Protecting Children – A Spiritual Reflection
Recently St. Monica Parish was recently audited for its compliance with the United States Bishop’s Charter for the Protection of Children and Young People as well as the reporting and background check requirements of the State of Pennsylvania. To be perfectly frank, getting adults and parents to comply with the child abuse clearance procedures has been extremely frustrating for me and members of the Parish Staff and, even after hammering away at people for over two years, we are still not at 100% full compliance as some parents, coaches, mentors and other adults either ignore our requests or try to circumvent the process while still interacting with children and youth in sports, social – and spiritual activities. (Sorry, I just do get it). The archdiocese will examine the results of the audit and work with us over the next 60 days so that St. Monica parish is 100% compliant.
During the visit of Pope Francis to the United States, the topic of “child abuse” and the church was commonly seen in the media. Bishop James Conley heads the Diocese of Lincoln, Nebraska and recently offered a commentary on this topic. His thoughts, along with some of my own comments, are below.
The Catholic Church is a supernatural community, united together in Christ Jesus, protected and sustained by the Holy Spirit. But the Church is also a community of human beings, of ordinary people, who are capable of great love and of great sinfulness.
Sin — especially the most grave sins — can have profoundly hurtful consequences for other people and for the community of the Church. The laws and policies of the Church help to ensure safety and freedom, particularly for children and for those most vulnerable to being harmed.
Since they were passed in 2002 by the Catholic bishops of the United States and approved by the Holy See, dioceses and archdioceses in the United States have followed a set of Church laws called the “Essential Norms for Diocesan Policies Dealing With Allegations of Sexual Abuse of Minors by Priests or Deacons.” These norms are concerned with ensuring that child abuse has no place in the Church — that there is no room for it to take place and that it is not tolerated, under any circumstances, if it does take place. Dioceses participated in most of the recommendations of the voluntary Charter for the Protection of Children and Young People, which is published by the U.S. Conference of Catholic Bishops (USCCB) as a guide for bishops to help maintain safe environments in the Church. Additionally, dioceses observe civil law regarding child-abuse protection and reporting.
Among the recommendations of the USCCB’s charter is that every diocese be audited each year to ensure that it has done all it can to help create safe environments. The purpose of the audit is accountability. It is not intended to be punitive or invasive, but instead to help dioceses create safe environments. Initially, in 2003 when these audits began, the process was still being worked out, and it needed refinements. Legitimate questions were raised about its purpose and methodology. For that reason, some dioceses/archdioceses elected not to participate in subsequent audits.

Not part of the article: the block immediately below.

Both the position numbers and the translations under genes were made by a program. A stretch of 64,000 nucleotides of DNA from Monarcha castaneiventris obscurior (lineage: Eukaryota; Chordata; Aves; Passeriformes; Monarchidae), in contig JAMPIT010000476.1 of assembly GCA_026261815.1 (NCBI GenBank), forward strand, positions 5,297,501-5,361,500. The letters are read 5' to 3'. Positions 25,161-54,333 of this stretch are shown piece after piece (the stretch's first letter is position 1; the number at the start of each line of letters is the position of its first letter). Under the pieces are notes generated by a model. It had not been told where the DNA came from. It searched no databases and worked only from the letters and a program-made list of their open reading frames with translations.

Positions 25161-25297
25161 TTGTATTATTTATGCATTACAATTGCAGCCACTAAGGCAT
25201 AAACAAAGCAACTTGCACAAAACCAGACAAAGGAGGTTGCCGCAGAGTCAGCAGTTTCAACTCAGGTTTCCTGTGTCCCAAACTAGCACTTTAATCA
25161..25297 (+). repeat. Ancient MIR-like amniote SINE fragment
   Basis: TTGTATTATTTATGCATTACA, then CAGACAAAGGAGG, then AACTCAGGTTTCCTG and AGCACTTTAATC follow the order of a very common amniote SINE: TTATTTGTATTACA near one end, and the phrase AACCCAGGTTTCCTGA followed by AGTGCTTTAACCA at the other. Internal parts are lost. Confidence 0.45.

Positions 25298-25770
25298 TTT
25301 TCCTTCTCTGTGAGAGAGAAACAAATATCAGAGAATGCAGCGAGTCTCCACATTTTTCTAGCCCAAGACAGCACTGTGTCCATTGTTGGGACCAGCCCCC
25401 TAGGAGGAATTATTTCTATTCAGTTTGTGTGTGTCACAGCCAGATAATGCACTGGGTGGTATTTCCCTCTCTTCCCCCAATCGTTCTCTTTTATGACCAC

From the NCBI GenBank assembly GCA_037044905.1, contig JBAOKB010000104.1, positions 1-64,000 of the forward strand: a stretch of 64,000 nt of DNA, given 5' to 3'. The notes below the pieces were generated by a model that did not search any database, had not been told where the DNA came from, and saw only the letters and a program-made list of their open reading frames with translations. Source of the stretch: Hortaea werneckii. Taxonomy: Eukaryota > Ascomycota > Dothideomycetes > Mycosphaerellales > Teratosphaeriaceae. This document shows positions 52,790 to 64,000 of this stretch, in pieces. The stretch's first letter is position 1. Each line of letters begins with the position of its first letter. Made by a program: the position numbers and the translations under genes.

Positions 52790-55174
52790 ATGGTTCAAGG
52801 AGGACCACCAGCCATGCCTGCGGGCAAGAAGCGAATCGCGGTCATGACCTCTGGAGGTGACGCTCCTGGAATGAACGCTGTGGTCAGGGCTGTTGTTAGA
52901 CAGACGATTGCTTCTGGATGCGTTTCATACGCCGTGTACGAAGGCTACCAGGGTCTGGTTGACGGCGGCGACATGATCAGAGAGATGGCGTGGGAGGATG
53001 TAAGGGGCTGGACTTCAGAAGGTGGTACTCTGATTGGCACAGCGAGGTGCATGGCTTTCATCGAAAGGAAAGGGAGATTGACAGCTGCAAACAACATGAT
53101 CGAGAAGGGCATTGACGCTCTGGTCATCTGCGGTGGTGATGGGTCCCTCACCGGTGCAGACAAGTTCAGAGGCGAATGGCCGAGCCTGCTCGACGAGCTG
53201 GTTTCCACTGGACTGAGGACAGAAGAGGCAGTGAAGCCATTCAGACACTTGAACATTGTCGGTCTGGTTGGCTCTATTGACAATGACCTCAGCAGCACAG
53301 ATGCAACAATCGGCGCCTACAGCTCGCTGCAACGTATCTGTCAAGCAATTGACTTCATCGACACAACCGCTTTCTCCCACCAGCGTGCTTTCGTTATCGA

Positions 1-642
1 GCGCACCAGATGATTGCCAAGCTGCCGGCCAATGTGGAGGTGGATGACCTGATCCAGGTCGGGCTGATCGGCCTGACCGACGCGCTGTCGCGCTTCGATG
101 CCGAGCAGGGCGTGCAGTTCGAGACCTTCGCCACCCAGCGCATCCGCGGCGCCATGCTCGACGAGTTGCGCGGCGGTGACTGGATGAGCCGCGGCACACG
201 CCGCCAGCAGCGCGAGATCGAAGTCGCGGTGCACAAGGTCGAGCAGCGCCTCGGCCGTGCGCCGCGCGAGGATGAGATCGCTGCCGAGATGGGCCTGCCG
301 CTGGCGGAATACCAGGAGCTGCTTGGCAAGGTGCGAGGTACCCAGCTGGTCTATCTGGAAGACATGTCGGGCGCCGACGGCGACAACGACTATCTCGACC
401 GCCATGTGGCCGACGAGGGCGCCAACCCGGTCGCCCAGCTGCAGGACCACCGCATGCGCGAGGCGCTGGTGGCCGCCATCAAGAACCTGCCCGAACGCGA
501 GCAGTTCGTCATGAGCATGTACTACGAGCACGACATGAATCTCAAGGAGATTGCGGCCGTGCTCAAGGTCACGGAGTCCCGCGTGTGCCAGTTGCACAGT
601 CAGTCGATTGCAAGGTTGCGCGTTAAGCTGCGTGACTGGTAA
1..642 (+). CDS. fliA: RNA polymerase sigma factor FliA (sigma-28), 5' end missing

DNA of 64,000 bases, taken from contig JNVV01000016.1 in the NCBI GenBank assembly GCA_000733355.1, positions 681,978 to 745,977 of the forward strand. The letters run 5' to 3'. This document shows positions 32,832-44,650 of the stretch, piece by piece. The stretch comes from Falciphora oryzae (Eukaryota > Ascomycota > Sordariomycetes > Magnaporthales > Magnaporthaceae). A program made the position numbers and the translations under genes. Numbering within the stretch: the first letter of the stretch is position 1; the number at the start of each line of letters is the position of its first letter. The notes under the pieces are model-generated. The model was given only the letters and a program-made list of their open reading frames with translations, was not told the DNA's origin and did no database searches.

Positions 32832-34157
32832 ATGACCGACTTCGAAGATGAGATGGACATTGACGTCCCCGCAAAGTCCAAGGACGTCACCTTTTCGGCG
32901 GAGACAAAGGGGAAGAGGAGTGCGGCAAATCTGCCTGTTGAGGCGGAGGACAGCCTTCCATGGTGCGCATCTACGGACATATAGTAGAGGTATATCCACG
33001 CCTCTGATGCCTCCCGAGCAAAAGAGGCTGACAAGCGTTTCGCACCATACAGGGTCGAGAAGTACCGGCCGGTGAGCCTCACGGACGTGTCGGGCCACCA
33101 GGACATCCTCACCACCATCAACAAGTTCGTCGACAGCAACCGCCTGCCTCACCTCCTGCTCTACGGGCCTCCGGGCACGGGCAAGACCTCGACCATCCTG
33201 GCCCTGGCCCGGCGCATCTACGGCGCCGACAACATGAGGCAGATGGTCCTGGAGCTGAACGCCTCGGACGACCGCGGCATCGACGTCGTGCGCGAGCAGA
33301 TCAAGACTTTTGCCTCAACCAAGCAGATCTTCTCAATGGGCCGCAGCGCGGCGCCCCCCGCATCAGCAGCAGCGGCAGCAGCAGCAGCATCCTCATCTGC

Since 2003, the audit process has improved. It now offers some clear benefit to dioceses that undergo it, with minimal interference in the ministry of the Church. It helps bishops hold themselves accountable, and it offers the virtue of transparency — an assurance that the Church takes child protection seriously. It also offers “best practices” to help every diocese be vigilant about safety for children. In consultation with priests of the diocese, Lincoln (and Philadelphia as well) decided to participate in the audit in 2016. After that time, the Bishop Conley will consult with his priests and local lay experts again, in order to determine whether or not the we should continue.The audit involves review of diocesan policies and review of the extent to which policies are followed. It does not involve review of our priests’ personal information or of the personal and private information of diocesan employees or parishioners. It is designed to be a tool. It should hopefully demonstrate clearly the job that a diocese/archdiocese does in creating and maintaining safe environments for children.
Of course, the USCCB’s audit is mostly an evaluative device. It measures what is already being done. And it is not the most important tool for creating and maintaining safe environments. The most important tool is our integrity — our commitment to do good and to avoid evil. Holiness, in each one of us, is the best way to keep our children safe. We are blessed with holy priests, holy religious, holy teachers, holy volunteers and holy parents — you model holiness for our children, and in the Spirit of Christ, you protect them. Nothing is more important that that.
In the weeks and months to come, parents and parish volunteers will hear more about the audit and its process. Some have already expressed that they find the process complex and burdensome. this is the price that needs to be paid to ensure the safety of our children and that should not be considered a significant burden. If we want to keep children safe, we should spend our time thinking most about Jesus Christ — and about the graced and blessed community he has given us in his holy Church.